The Iraq and Afghanistan wars have created toxic environments. This past April, the Department of Veteran’s Affairs reported in an environmental hazards training directive: “Exposure to open burn pits has created significant concern among Veterans and their families.”
“Burn pits” are open air burns used to dispose of waste products such as plastic, rubber, Styrofoam, paints, solvents, medical and human waste, petroleum and lubricant products, munitions and other unexploded ordnance.
Veterans and their families should be concerned. Recently, the American Lung Association called for a military ban of open-air burn pits in Iraq and Afghanistan. ALA Chairman H. James Gooden testified on Capitol Hill. He told the Senate Defense Subcommittee hearing members: “Emissions from burning waste contain fine particulate matter, sulfur oxides, carbon monoxide, volatile organic compounds and various irritant gases such as nitrogen oxides that can scar the lungs.”
Various armor-piercing projectiles, shells and tank armor are made with Depleted Uranium (DU), a highly toxic radio-active byproduct of the uranium enrichment process. The Department of Veteran Affairs states: “When a projectile made with DU penetrates a vehicle, small pieces of DU can scatter and become embedded in muscle and soft tissue. In addition to DU in wounds, soldiers exposed to DU in struck vehicles may inhale or swallow small airborne DU particles.”
DU exposure can cause neurological problems, kidney stones, chronic kidney pain, rashes, vision degradation, lymphoma, various forms of skin and organ cancer, and birth defects.
According to the Seattle Post: “The U.S. Army acknowledges the hazards in a training manual, in which it requires that anyone who comes within 25 meters of any DU-contaminated equipment or terrain wear respiratory and skin protection.”
The environmental hazard which was first reported by the Seattle Post is this:“As much as 70 percent of the projectile can burn up on impact, creating a firestorm of ceramic DU oxide particles. The residue of this firestorm is an extremely fine ceramic uranium dust that can be spread by the wind, inhaled and absorbed into the human body and absorbed by plants and animals, becoming part of the food chain. Once lodged in the soil, the munitions can pollute the environment and create up to a hundredfold increase in uranium levels in ground water, according to the U.N. Environmental Program. Studies show it can remain in human organs for years.”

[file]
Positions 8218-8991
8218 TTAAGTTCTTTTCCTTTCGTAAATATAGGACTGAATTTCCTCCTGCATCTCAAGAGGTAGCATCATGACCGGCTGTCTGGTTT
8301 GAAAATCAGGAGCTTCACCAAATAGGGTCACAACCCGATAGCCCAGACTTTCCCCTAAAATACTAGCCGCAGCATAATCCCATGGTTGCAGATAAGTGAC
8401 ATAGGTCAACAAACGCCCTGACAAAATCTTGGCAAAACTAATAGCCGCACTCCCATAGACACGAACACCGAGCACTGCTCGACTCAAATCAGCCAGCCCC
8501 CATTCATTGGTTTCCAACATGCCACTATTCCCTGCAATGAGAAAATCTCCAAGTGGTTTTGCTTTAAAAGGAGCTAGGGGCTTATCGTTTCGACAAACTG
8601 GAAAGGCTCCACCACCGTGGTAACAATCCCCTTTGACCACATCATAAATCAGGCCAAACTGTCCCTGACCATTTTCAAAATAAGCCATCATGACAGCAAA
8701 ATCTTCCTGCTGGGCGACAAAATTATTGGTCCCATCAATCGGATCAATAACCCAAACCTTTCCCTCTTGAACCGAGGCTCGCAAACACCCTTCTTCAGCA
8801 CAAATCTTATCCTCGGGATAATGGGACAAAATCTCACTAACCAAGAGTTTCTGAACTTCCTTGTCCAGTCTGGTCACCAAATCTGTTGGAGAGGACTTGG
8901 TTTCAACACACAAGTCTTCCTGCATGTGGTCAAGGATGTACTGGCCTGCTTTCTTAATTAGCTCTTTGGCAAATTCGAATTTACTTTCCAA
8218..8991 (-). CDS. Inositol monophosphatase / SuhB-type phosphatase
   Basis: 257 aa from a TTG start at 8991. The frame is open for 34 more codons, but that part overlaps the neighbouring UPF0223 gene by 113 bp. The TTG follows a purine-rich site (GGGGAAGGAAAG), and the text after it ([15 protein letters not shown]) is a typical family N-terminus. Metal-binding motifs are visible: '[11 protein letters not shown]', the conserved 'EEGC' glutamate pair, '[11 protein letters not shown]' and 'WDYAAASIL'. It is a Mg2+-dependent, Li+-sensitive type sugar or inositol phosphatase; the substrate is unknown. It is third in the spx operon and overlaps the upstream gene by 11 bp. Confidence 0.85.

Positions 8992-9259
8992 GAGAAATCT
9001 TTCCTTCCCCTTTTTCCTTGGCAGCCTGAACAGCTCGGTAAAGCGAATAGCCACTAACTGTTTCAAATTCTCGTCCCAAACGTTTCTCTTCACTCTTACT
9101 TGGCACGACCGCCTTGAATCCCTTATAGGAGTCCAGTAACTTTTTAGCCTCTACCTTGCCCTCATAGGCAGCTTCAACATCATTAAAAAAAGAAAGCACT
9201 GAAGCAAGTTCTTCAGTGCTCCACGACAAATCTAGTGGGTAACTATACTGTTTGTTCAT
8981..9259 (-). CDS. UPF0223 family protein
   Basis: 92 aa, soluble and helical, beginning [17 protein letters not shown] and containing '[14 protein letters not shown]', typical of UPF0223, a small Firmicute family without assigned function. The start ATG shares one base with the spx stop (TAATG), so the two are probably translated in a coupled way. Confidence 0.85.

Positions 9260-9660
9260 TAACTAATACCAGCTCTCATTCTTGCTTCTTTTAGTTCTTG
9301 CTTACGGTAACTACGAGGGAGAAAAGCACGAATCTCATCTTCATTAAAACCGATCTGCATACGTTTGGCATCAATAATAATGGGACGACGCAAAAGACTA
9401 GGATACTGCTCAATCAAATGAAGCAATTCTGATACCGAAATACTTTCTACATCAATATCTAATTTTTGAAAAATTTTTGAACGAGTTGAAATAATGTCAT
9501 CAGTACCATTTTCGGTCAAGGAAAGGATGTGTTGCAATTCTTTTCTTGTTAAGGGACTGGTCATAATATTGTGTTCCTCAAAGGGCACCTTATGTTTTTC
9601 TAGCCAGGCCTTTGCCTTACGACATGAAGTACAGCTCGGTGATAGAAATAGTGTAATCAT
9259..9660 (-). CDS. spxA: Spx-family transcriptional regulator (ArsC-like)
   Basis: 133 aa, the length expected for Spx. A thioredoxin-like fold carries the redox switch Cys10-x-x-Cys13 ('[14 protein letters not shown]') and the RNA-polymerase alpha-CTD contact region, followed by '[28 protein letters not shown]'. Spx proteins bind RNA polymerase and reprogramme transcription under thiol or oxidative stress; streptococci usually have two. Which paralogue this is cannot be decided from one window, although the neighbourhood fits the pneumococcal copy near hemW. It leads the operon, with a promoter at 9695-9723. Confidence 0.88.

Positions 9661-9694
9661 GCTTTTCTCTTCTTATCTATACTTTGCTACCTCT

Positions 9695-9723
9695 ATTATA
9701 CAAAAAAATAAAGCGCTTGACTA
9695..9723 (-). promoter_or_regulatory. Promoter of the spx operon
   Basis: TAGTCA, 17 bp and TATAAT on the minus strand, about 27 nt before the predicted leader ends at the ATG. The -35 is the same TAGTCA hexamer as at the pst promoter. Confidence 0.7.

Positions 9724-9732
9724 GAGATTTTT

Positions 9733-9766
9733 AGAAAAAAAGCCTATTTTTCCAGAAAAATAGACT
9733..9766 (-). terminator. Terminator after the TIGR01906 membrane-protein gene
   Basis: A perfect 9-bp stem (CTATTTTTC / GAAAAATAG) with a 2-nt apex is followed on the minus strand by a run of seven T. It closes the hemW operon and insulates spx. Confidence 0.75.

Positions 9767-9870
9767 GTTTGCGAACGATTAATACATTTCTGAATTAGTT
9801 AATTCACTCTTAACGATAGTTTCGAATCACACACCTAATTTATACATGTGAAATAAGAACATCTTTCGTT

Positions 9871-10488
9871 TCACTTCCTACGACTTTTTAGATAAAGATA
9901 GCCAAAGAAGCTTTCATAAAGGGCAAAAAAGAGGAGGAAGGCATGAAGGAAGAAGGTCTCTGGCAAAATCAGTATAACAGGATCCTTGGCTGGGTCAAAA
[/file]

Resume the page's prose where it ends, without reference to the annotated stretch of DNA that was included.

Citing an increased number of birth defects and the sudden rise in reported cancer cases,Iraq’s Ministry of Human Rights recently announced a lawsuit would be filed against Britain and the U.S. seeking compensation to victims of DU exposure. Iraq military experts claim nearly 2000 tons of depleted uranium bombs were deployed during the early years of the Iraq war.
In 1999, a subcommittee of the United Nations “considered DU hazardous enough to call for an initiative banning its use worldwide. The initiative has remained in limbo, blocked primarily by the United States,” the Seattle Post reported. As with Monsanto’s dioxin-based “Agent Orange” used during the Vietnam war and the ensuing illnesses reported, government officials deny that Gulf War syndrome experienced and reported by returning troops and civilians is related to depleted uranium exposure.
How many of our returning troops and civilians are suffering from environmentally induced cancers?
Unfortunately, the VA stopped reporting cancer cases in some state registries including California and Florida, two states with large Veteran populations so we do not know the exact numbers.
As the Afghanistan war escalates, we must ask Congress, at what price have we caused a whole generation of Veterans to become ill and disabled and reduced areas in Iraq and Afghanistan to toxic wastelands. We must consider the consequences. H.G. Wells was visionary when he said, “If we do not end war – war will end us.”